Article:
New OSHA Report Reveals More Than 10,000 Cases of Severe Work-Related Injuries Across the U.S. in 2015
It seems as if a story of an amputated fingertip ending up in someone’s food pops up once a year. Now, a new study from the Occupational Safety and Health Administration …
It seems as if a story of an amputated fingertip ending up in someone’s food pops up once a year. Now, a new study from the Occupational Safety and Health Administration (OSHA) has found that these severe and grotesque injuries are more common than previously thought.
According to the Chicago Tribune, a new federal rule requiring U.S. employers to report all severe injuries in the workplace led OSHA to find thousands of disgusting injuries that may not have otherwise been reported.
OSHA workers in the organization’s Atlanta office noticed “numerous reports of fingertip amputations among workers using food slicers.” In total, the report found 10,388 cases of severe work-related injuries in 2015 alone, which was the first full year of the new federal requirement.
Among these 10,388 cases, there were 2,644 amputations and 7,636 hospitalizations. The new federal rule has opened OSHA’s eyes to a widespread problem of employers failing to report severe injuries in the workplace.
“Too often, we would investigate a fatal injury only to find a history of serious injuries at the same workplace,” the report stated. “Each of those injuries was a wake-up call for safety that went unheeded.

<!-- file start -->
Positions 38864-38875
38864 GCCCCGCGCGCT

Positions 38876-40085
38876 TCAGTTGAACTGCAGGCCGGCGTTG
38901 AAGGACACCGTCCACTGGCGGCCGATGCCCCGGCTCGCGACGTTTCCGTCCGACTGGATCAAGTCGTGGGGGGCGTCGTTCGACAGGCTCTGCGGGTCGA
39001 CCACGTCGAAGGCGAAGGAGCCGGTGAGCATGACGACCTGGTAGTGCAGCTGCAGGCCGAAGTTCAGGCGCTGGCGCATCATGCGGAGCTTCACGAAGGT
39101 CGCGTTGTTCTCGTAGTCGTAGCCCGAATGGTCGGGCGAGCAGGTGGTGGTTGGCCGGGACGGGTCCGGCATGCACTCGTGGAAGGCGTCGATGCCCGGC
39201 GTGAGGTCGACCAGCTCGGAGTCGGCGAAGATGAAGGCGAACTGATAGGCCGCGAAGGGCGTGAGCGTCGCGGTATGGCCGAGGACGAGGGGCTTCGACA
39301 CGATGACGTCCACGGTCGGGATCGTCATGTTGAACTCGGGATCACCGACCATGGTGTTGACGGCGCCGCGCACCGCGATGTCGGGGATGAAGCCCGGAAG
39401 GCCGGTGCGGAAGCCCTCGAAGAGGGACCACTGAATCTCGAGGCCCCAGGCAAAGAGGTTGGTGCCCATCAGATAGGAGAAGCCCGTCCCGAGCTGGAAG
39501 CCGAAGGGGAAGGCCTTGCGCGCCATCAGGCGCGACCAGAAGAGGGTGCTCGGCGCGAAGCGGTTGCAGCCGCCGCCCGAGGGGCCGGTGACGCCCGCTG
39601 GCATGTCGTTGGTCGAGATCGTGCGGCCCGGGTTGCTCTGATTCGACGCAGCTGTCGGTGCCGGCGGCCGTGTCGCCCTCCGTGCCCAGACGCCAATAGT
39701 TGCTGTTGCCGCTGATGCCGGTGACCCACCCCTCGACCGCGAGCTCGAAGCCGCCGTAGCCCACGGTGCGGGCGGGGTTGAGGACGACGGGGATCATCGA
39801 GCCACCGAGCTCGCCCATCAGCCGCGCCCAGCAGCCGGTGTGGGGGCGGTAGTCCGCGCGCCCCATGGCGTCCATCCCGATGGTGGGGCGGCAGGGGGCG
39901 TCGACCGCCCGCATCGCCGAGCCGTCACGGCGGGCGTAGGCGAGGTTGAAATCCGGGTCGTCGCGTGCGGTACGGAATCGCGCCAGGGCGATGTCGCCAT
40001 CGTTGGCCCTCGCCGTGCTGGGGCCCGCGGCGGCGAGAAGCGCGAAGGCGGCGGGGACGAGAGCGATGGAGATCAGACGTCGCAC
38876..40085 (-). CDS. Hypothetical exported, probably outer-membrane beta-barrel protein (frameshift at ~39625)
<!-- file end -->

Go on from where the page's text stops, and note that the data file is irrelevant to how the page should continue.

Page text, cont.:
Slips, trips, and falls typically account for about 25% of all reported injury claims each year, but this report has revealed that minor injuries constitute only a small percentage of claims. In fact, Assistant Secretary of Labor David Michaels added that “we think the actual number [of severe workplace injuries] may be twice as high.”
The report also caught many companies that were trying to “beat the system” by declining to report these severe injuries.
“In one stunning example,” OSHA reported, “a manufacturer tried to conceal an entire production line from OSHA inspectors after a staffing agency reported the amputation of a worker’s finger.”
“When inspectors arrived, the employer closed interior doors and parked forklifts in front of them, then turned off the lights and told workers to be quiet. Inspectors who uncovered the back room found a row of machinery with exposed parts that could have caused other workers to lose their fingers,” the report continued.
In another example of grossness and negligence, Fox News recently reported that a California woman found the severed fingertip of an Applebee’s cook in her salad. The restaurant chain is investigating the incident, deeming it “unacceptable.”
This Applebee’s example would typically be the end of a national workplace safety conversation that tends to start after these incidents are made public.
However, considering these recent findings from OSHA, there will likely be several other similar stories being leaked in the near future.